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The ecuadorian banana system,
an open door to drug trafficking

A container declared as full of Ecuadorian banana exports hid blocks of drugs in the refrigeration panels.

After this discovery, on May 8, 2023, the Police reported that the container held more than 44 kilos of cocaine destined for Bulgaria.

Barely a fortnight later, the Police stopped another shipment carrying more than two tons of cocaine destined for Germany camouflaged in boxes of the same fruit in the port of Guayaquil. Between the two seizures, the Italian Financial Police seized 2,734 kilos of cocaine stuffed in boxes of bananas that had left Guayaquil for Armenia. The cargo was intercepted during a stopover at the port of Gioia Tauro in Calabria, in southern Italy.

Drug traffickers desire the iconic Ecuadorian fruit for its exportation volume and routes. A weak and outdated system, an insufficient review of the charges, and impunity surrounding most drug seizures show the inability of the State to face this new plague.

The authorities in Ecuador do not investigate the legal representatives of companies registered as exporters of these contaminated shipments. Several cases reflect impunity in the Ecuadorian judicial system against people who have used the export of bananas as a facade for drug trafficking without major obstacles on the part of the State.

Such is the case of the Albanian citizen Arber Cekaj, owner of Arbri Garden, a company registered in 2012.

Three years after the registration, the Police arrested a driver carrying one of the containers with his cargo to the port of Guayaquil for trafficking illegal substances in Milagro, one hour from his destination.

According to the file, inside the container were eight bricks of cocaine that weighed 28 kilos. The driver claimed that he was not driving the truck, that it was parked, and that his only job was to transport the cargo of bananas to the ports. He was then found innocent and released.

Cekaj, on the other hand, was linked to the trial 23 days after the driver’s arrest since the prosecution connected him with handling the cargo when he bought the fruit at a ranch in Milagro. His capture was requested, but Cekaj never appeared personally and evaded Ecuadorian justice.

Arbri Garden continued to export bananas for three more years until Cekaj was arrested in 2015 in Albania for another contaminated shipment that left Colombia. The case opened for drug trafficking in Ecuador is not solved, and the company no longer appears in the exporters register.

An investigation by TC Television and CONNECTAS reveals that the vulnerabilities of the Unibanan system—which should regulate the export of fruit—and of the protocols of the Ministry of Agriculture, the Counter-Narcotics Police, and justice operators promote the export of drugs from Ecuador in banana shipments.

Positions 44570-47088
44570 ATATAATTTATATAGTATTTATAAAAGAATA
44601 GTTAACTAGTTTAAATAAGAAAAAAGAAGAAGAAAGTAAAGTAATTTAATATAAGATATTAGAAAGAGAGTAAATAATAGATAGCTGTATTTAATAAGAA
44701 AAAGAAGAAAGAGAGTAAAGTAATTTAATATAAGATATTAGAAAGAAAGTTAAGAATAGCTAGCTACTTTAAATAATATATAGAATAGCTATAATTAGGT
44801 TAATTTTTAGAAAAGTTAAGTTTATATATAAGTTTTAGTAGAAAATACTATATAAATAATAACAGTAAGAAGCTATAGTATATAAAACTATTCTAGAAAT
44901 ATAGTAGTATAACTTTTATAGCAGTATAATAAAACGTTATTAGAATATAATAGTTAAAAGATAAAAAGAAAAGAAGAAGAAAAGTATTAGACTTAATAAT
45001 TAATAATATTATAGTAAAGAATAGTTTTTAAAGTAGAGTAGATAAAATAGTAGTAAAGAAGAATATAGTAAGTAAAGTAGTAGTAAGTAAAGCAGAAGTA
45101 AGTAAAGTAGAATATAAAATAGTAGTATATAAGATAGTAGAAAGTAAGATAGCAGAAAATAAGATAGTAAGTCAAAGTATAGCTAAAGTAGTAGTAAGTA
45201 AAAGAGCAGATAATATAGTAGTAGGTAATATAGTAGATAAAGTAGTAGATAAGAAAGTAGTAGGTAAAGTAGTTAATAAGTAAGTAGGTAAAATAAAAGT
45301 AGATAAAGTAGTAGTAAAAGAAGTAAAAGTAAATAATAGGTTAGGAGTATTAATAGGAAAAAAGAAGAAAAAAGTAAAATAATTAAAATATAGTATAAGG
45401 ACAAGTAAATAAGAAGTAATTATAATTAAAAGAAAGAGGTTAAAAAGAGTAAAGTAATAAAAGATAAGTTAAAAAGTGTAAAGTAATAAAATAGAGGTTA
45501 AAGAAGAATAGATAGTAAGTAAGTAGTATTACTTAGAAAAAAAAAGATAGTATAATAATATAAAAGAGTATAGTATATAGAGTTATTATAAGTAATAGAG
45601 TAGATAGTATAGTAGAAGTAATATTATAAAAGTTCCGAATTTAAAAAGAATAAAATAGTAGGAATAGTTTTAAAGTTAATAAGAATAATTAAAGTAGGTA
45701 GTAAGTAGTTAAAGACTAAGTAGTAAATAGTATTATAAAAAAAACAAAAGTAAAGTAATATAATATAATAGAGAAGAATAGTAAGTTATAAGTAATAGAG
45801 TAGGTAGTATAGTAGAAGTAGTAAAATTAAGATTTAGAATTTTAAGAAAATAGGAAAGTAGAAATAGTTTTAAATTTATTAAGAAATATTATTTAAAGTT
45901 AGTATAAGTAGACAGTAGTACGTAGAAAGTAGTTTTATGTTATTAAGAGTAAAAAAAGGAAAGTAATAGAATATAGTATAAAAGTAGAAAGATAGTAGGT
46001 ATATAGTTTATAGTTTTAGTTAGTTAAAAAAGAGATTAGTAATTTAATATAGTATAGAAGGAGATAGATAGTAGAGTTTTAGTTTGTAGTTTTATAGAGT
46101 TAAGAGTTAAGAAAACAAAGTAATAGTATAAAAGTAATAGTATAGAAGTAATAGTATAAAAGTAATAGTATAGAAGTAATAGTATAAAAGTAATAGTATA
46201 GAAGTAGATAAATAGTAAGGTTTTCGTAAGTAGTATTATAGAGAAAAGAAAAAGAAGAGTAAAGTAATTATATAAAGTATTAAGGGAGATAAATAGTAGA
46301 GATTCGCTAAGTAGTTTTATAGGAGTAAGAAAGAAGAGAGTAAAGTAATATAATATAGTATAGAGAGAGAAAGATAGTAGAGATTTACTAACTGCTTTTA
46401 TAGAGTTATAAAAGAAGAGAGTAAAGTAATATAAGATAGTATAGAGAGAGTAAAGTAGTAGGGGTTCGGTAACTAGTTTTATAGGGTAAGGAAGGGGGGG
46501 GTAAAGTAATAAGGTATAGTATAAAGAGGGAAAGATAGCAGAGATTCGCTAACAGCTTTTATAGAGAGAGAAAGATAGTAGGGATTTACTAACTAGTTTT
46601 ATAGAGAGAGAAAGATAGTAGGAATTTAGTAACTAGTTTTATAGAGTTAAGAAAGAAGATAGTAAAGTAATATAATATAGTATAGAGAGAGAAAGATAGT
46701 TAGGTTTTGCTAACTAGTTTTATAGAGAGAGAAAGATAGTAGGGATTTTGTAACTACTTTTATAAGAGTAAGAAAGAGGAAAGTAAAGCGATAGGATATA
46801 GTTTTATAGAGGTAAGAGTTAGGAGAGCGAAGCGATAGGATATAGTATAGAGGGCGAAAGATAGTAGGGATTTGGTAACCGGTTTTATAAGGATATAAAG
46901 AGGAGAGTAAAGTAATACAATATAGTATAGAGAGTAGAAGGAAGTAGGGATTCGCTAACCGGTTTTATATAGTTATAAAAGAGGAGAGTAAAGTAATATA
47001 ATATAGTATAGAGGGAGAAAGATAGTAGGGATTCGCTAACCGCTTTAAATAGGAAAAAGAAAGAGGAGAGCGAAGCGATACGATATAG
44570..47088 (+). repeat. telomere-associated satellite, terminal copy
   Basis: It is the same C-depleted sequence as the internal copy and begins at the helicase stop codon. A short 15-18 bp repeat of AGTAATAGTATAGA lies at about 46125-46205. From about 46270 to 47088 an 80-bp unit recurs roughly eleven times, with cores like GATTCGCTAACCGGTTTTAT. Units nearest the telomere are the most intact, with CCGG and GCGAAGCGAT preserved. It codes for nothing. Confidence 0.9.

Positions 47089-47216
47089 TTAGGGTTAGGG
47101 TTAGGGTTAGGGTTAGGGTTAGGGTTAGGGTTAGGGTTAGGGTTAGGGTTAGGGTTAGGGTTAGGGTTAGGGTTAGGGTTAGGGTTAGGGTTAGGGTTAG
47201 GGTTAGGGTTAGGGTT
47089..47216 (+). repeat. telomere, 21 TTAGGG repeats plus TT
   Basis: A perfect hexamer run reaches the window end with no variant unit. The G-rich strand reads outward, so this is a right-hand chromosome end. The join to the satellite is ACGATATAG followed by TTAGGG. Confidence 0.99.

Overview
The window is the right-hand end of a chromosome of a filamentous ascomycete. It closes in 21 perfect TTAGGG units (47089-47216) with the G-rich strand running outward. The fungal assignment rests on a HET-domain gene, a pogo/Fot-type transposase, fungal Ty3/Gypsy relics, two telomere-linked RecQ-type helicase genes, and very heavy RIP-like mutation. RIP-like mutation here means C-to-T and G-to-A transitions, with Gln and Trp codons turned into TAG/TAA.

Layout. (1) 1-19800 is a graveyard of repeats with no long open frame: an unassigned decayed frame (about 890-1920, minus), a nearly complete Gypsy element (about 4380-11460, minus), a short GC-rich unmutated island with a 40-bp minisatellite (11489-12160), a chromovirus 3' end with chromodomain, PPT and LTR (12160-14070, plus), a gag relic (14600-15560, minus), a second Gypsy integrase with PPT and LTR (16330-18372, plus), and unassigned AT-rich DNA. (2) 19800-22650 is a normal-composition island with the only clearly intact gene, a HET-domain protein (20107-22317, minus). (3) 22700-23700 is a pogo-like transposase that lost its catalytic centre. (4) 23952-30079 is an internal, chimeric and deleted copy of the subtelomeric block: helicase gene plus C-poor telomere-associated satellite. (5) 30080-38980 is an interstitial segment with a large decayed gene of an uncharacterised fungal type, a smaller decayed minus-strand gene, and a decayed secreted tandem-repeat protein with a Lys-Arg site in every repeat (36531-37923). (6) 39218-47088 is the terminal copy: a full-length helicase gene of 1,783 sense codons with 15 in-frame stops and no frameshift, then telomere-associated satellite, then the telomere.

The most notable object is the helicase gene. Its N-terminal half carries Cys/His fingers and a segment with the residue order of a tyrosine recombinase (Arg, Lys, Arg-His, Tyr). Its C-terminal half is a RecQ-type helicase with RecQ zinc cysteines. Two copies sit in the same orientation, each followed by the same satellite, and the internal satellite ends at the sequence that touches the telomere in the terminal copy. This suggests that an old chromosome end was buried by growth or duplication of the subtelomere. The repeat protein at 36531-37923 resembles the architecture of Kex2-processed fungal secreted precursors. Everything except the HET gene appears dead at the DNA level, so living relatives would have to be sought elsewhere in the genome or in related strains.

Anti-narcotics reveals that of the 326 drug seizures in banana cargo in the last five years, 127 companies were detected as responsible, and 60 of those are repeat offenders in finding the alkaloid in fruit shipments.

Cross data from the Ministry of Agriculture, which authorizes and regulates the export of bananas, and the Anti-Narcotics Police show that more than a dozen companies maintain these quotas even though drugs have been found in their goods.

The lack of articulated follow-up of institutions for drug confiscation cases in bananas motivates a chain of corruption that goes from State agencies to carriers and reaches the ports, according to Special Narcotics Prosecutor César Peña.

In 2022, former undersecretary of Musáceas and now Deputy Minister Paul Núñez reported to the Prosecutor’s Office the manipulation of the Unibanan system: for eight years, a fictitious plot recorded the export of more than one million boxes of bananas every week. Within the Ministry, the chain of officials responsible for the management of the Unibanan system was dismissed. Still, most of the officials were later reinstated.

This happened without knowing how the system was manipulated and who was responsible. The denunciation of influence trafficking that involves the Unibanan system has not registered advances in the Ecuadorian justice portal.

Although the authorities are already aware of these vulnerabilities, the inaction of several state agencies in the banana export chain leaves the door open for drug trafficking. It also tarnishes the reputation of Ecuador’s flagship fruit.

Ecuador gained prestige in the 50s as the world’s first banana exporter. Since then, this fruit has been the first non-oil export product of the country, although, in 2022, the shrimp displaced it.

But this fruit is increasingly viewed with more suspicion in international ports. Of the 77 tons of alkaloids seized in all Ecuadorian ports in 2022, 61% are shipments of bananas. Last year, there was an increase of 233% in drug seizures in the fruit load, even when exports declined by 12%.

Drug trafficking has been a real scourge for banana producers and exporters. José Antonio Hidalgo, executive director of the Banana Exporters Association of Ecuador, reports that the private sector has invested more than 100 million dollars in improving security. Still, the public sector also needs to do its part.

“It is a great challenge. Being the product with more volume in the country, with 66% of the 7,000 containers weekly, with routes that go by 40% to the United States and Europe, the risk increases,” says Hidalgo. , says Hidalgo.

Banana producers and exporters agree that it is vital to update the software of the banana control system, which currently allows irregularities in the use of export quotas and false shipments that harm producers and encourage drug trafficking and tax fraud.